Heart health and mouth health linked: Treating gum disease found to help lower blood pressure
12/25/2017 // Ralph Flores // Views

Brushing your teeth will never be the same again after this: keeping gum disease (periodontitis) at bay can help you lower your blood pressure, especially if you're at risk of developing hypertension (high blood pressure), according to a study presented at the American Heart Association Meeting.

Dr. Jun Tao, lead author, and director of the Institute of Geriatrics Research at The First Affiliated Hospital of Sun Yat-sen University, says of the study: “The present study demonstrates for the first time that intensive periodontal intervention alone can reduce blood pressure levels, inhibit inflammation and improve endothelial function.”

The study primarily sampled Chinese patients who were at risk of high blood pressure and were noted to have moderate to severe gum disease, indicates Dr. Tao. A sampling pool of 107 individuals was used for the study. Of the sample, all were 18 years of age and older and mixed to include both male and female participants. All samples had exhibited prehypertension (wherein blood pressure values range from 120 to 139 mmHg for systolic pressure and 80 to 89 mmHg for diastolic pressure) and periodontitis.

Samples were then split so that one group will receive treatment for their gum disease and the other one will remain untreated. Researchers then proceeded with the treatment of the experimental group. Treatments included instructing the group regarding proper oral hygiene and teeth cleaning – including "plaque removal above the gum line," as well as more intensive procedures such as root cleaning, antibiotic treatment, and dental extractions, when necessary.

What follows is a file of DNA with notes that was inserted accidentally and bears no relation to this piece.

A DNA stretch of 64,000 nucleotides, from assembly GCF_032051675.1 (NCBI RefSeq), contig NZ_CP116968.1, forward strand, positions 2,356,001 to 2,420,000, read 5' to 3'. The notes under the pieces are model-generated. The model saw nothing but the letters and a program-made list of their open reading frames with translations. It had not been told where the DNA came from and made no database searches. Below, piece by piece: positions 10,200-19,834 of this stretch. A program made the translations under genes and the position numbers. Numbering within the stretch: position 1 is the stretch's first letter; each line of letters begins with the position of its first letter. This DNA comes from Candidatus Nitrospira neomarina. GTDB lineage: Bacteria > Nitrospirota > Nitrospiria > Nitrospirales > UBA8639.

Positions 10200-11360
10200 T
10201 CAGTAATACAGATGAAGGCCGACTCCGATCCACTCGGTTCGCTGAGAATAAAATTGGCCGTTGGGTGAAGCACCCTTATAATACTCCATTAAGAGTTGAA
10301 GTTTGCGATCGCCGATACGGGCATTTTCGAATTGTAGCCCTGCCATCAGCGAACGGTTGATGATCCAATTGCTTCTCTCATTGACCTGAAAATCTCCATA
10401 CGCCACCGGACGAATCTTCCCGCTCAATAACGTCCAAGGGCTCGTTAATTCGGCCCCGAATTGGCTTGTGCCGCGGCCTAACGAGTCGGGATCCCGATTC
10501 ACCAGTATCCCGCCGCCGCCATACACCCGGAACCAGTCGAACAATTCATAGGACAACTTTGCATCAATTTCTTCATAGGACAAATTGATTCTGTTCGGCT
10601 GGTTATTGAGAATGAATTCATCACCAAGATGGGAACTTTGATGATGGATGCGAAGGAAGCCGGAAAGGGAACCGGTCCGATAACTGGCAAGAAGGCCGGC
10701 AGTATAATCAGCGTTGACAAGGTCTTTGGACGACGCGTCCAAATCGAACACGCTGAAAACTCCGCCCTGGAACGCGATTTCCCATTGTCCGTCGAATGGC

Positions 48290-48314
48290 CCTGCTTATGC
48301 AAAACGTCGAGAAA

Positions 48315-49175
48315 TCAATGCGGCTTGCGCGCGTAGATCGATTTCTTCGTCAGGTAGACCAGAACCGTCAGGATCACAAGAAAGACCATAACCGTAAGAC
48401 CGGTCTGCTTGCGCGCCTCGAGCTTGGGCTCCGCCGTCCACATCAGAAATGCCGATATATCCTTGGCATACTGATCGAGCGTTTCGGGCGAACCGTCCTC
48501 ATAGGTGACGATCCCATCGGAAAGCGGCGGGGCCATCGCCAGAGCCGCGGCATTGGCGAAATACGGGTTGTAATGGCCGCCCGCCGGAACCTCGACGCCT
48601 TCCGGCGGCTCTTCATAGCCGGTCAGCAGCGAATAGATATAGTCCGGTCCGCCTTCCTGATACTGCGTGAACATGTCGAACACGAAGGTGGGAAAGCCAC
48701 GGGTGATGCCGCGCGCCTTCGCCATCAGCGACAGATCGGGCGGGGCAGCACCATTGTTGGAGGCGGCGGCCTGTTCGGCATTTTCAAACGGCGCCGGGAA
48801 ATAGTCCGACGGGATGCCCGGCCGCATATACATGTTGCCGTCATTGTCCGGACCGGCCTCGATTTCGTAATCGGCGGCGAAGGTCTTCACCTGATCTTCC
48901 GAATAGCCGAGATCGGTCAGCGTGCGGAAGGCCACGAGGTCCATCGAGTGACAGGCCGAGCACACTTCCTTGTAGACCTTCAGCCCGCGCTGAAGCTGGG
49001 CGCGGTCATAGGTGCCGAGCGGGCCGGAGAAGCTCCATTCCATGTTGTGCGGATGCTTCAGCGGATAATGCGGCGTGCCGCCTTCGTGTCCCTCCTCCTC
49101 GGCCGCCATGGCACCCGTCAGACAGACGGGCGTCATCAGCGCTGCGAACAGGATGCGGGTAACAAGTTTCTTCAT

Researchers were able to discover that people who had undergone intensive treatment posted a three-point drop in their systolic blood pressure a month after treatment. This value improved three months after treatment, as results recorded drops as low as eight points in systolic blood pressure. Additionally, diastolic pressure was down by four points as well for the experimental group. Finally, systolic blood pressure was noted to have dipped by 13 points for the participants, and diastolic blood pressure decreased by almost 10 points.

The results of this study add more weight to growing evidence that points out the relationship between bacteria levels in our gums and its effects on other areas of our body. An earlier study conducted by the University of Florida discovered that the same bacteria responsible for gum disease could also increase the likelihood of a person developing heart disease. This was discovered through in vivo testing wherein mice that were infected with bacteria that cause gum disease were observed to see how it spreads. Results showed that animals who were infected with the bacteria exhibited an increase in the risk factors for heart disease.

Fast facts about periodontitis

Periodontitis is a serious gum infection that affects the soft tissue and damages the bone that supports your teeth. If left untreated, the condition can lead to a loosening, or even loss, of teeth. While the infection is common, it is preventable – maintaining good oral hygiene is a sure way to prevent it from happening to you. (Related: Build Strong Teeth From the Inside Out.)

To know if you have periodontitis, go to the mirror and check your gums. Healthy gums are firm and slightly pink, and it fits comfortably around your teeth. After that, you can check the following symptoms to see if you are infected, as published on the Mayo Clinic site:

  • Swollen or puffy gums
  • Reddish (not pink) appearance of gums – it can sometimes look dark red or even purplish
  • Gums that are tender to the touch
  • Easily bleeding gums
  • Receding gums – these make your teeth longer than normal
  • The appearance of spaces between the teeth
  • The presence of pus between the teeth and gums
  • Bad breath
  • Loose teeth – your teeth feel wobbly and feel that they're about to fall off
  • Pain when chewing
  • Noticeable change in how your teeth fit together when you bite

Learn more about how to protect your teeth the natural way. Head on to Dentistry.news today.

Sources include:



Mayoclinic.org 1

Mayoclinic.org 2


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